Kim Kaufman has played on the LPGA Tour since 2014. She has 12 career Top-10's after nearly 6 seasons on tour. She played college golf at Texas Tech University where she recorded one win, was a two-time All-American and was named the 2012 Fall College Player of the Year. As an amateur, she was also a semi-finalist at the 2012 U.S. Women’s Public Links Championship and was a quarterfinalist at the 2009 U.S. Girls Junior Championship. Check her out on Twitter or Instagram.
My college golf journey started ten years ago this fall in the west Texas town of Lubbock. After a 980 mile drive, my parents dropped me off at Texas Tech University with a teary goodbye, leaving me to learn all the things I didn’t know I needed to learn over the next four years. I look back now and can easily point to all the different ways playing college golf prepared me for the LPGA.
My first order of business? Creating a new family.
Nobody would ever replace my hometown, my childhood friends, or my family, but making a “family” of friends in Lubbock was something that was extremely helpful. It is something I am even more grateful for on the LPGA. No matter how wonderful your life is at home, the reality on the LPGA tour is that you are rarely home and therefore need to make sure you have a life on tour as well. I know that I have enjoyed each stage of my playing career and perhaps even played better because of the great friends I’ve had by my side in both Lubbock and out on tour.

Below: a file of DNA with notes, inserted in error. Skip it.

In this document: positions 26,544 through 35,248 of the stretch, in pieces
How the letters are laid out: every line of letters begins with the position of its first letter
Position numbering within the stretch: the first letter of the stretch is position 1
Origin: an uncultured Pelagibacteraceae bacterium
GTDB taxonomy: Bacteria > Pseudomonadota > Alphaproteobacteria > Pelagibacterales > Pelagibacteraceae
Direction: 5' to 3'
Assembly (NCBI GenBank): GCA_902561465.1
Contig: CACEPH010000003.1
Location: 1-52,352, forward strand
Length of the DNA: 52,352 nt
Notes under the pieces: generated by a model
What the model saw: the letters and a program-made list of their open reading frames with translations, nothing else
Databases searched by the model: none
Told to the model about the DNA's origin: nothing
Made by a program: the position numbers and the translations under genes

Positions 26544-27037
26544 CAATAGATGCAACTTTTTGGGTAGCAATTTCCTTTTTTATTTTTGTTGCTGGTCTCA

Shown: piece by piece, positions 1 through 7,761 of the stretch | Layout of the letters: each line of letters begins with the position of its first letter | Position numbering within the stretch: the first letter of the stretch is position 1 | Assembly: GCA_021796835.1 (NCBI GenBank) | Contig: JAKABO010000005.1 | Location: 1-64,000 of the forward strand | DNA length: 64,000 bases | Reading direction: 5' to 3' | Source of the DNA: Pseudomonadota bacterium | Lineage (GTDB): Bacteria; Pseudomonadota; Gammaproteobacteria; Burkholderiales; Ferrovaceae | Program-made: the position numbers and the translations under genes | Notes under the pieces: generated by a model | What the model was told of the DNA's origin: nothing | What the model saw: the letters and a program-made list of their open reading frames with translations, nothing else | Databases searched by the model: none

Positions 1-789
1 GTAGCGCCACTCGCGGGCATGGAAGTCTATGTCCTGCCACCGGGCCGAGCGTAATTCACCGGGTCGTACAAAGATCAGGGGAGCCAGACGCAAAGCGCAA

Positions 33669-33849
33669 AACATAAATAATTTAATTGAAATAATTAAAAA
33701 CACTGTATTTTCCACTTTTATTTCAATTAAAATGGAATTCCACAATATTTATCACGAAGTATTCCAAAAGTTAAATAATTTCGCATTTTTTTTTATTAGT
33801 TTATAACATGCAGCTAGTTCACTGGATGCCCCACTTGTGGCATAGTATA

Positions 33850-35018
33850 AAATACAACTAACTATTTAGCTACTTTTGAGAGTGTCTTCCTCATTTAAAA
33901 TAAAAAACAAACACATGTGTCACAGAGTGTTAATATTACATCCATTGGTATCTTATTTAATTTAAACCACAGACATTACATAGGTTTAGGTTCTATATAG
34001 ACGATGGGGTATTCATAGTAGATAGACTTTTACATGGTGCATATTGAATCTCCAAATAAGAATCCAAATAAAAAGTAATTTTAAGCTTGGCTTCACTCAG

There is a lot of talk surrounding that those who choose college and those who head straight to the tour. If I’m being honest, I had no choice because I needed those four years in college. I needed the weight training to become stronger and gain some distance. I needed to become a better putter, a better wedge player, and needed to learn how to make more birdies. I won’t even mention the work I needed on my bunker game. As driven and determined as I was as a teenager, I don’t think I could replicate the system of mandated practice four hours a day with a team of girls pushing me to be better. What I also learned after six years on the LPGA is that the tour will always be here. It will be here after you’ve gone to college, earned a degree to fall back on, and honed your skills to be a better professional than you probably would have been straight out of high school.
Perhaps even more important than the technical improvements I made in college were all the “other” aspects I was exposed to. I had one head coach and 2 different assistants in my four years and they opened my mind to so many different ideas in course management, mental coaching, practice planning and drills, and ideas. They taught me so many big picture things that I just hadn’t been exposed to as much as a junior player. To this day I still manage practice plans and use drills that I learned in college. I also valued the opinion of coaches who didn’t have an emotional attachment to me. Everyone’s mom will tell them they can play on the LPGA tour, but hearing it from someone that was unbiased gave me the confidence to take the chance.
At the end of my four years in Lubbock, I felt like I had grown from a young, wide eyed girl to an adult. I wasn’t afraid to jump in my car and hit the road playing the mini tours and LPGA developmental tour all by myself. Without college golf, I wouldn’t have had the skills or the confidence to play on the LPGA, and for that I’m thankful that I made the choice to spend four years to learn and grow on and off the course.